2. American Society of Mechanical Engineers (ASME) Standards – ASME B31.3 Process Piping Code (provides guidelines for welding stainless steel piping in process applications).
3. International Organization for Standardization (ISO) Standards – ISO 14343 Welding Consumables – Wire Electrodes and Deposits for Gas Shielded Metal Arc Welding of Non-Alloy and Fine Grain Steels and the ISO 15614-1 Specification and Qualification of Welding Procedures for Metallic Materials – Welding Procedure Test.
4. European Welding Standards (EN) – EN ISO 15614-1 Specification and Qualification of Welding Procedures for Metallic Materials – Welding Procedure Test and EN ISO 3834 Quality Requirements for Fusion Welding of Metallic Materials.
5. ASTM International Standards – ASTM A312/A312M Standard Specification for Seamless, Welded, and Heavily Cold Worked Austenitic Stainless-Steel Pipes and the ASTM A240 Standard Specification for Chromium and Chromium-Nickel Stainless Steel Plate, Sheet, and Strip for Pressure Vessels and for General Applications.
Stainless Steel Welding School in the USA
Some schools that offer welding programs with a focus on stainless steel welding are as follows.
1. Lincoln Electric Welding School (Cleveland, OH) – It offers a variety of welding programs, including a stainless-steel welding program.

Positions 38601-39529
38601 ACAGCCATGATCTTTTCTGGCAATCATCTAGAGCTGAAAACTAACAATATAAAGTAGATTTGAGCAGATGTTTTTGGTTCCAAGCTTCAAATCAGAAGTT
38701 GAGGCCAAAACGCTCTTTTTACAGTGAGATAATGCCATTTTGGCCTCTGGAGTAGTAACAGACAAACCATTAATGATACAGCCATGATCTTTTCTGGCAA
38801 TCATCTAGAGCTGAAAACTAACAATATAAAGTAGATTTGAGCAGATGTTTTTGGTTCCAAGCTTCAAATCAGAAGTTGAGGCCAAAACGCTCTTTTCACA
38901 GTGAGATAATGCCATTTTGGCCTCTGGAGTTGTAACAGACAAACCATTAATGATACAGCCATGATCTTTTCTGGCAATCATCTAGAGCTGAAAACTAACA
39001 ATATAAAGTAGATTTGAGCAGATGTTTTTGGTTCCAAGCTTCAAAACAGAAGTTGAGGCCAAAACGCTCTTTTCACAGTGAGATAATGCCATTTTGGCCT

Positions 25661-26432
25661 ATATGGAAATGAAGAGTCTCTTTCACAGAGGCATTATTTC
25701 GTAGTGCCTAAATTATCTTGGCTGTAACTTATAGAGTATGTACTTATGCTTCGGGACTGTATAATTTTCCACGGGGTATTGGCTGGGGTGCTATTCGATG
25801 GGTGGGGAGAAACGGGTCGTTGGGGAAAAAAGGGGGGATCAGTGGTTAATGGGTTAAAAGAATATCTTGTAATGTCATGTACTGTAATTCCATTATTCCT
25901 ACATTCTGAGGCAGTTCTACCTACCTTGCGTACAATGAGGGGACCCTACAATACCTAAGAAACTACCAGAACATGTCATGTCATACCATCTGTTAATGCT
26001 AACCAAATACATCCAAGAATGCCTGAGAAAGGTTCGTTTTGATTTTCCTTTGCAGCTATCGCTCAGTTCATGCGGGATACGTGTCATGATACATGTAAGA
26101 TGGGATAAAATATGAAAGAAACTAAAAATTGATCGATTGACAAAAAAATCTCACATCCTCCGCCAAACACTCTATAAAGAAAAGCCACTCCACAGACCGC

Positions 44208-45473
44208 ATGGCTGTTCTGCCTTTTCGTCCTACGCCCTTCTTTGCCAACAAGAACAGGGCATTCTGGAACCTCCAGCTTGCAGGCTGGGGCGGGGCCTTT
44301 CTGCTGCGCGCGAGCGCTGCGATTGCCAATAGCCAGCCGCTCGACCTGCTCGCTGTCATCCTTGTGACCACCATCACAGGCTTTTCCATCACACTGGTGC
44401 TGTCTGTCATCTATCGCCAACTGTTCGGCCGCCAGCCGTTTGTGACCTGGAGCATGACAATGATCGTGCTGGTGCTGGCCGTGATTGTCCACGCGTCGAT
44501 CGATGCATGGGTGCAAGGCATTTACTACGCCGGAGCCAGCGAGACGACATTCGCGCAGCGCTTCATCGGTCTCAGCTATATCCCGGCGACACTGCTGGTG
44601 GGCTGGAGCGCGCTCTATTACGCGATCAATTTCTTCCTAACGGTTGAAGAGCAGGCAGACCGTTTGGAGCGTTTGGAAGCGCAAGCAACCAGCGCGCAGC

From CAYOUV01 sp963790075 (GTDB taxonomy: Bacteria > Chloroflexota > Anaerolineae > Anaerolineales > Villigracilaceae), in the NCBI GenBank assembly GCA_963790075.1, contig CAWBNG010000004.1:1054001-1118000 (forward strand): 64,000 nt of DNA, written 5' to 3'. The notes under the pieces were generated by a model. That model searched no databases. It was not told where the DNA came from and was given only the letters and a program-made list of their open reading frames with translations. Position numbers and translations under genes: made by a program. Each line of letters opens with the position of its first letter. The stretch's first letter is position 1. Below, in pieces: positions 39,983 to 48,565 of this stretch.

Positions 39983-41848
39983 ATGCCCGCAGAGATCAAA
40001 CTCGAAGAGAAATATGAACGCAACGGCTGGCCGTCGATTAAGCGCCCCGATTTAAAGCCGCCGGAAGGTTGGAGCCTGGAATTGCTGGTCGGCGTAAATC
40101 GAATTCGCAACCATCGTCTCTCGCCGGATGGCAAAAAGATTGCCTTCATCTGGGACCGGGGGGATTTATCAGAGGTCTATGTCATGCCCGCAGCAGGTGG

2. Tulsa Welding School (Tulsa, OK) – It offers a welding program that covers various welding processes, including stainless steel welding.
3. Hobart Institute of Welding Technology (Troy, OH) – It offers a comprehensive welding program that includes stainless steel welding.
4. Ohio Technical College (Cleveland, OH) – It offers a welding program that includes hands-on training in stainless steel welding.
5. Texas State Technical College (Waco, TX) – It offers a welding program that covers various welding processes, including stainless steel welding.
6. The Iron Workers and The Iron Workers Apprenticeship – It offers a comprehensive welding apprenticeship program that covers various welding processes, including stainless steel welding.
Individuals must research and compare programs to find the one that best fits their needs and career goals.
Stainless Steel Welding Certification
Some of the organizations that provide certification in stainless steel welding are-
1. American Welding Society (AWS) – AWS offers the Certified Welder (CW) and Certified Welding Inspector (CWI) programs. This includes an AWS certification exam that covers various welding processes, including stainless steel welding.
2. American Society of Mechanical Engineers (ASME) – ASME offers the Boiler and Pressure Vessel Code (BPVC) certification. This includes a certification exam for welding in high-pressure applications, including stainless steel welding.
3. International Organization for Standardization (ISO) – ISO offers certification for welders and welding procedures according to ISO 9606-1. This includes testing for welding stainless steel.
The certification exam typically includes a written test and a practical welding test. The certification is usually valid for a set period of time and may need to be renewed periodically.
Stainless Steel Welding Defects
Some of the most common welding defects are as follows.
1. Cracks – They are linear fractures in the weld metal due to improper welding technique, excessive heating or cooling, and welding of incompatible materials.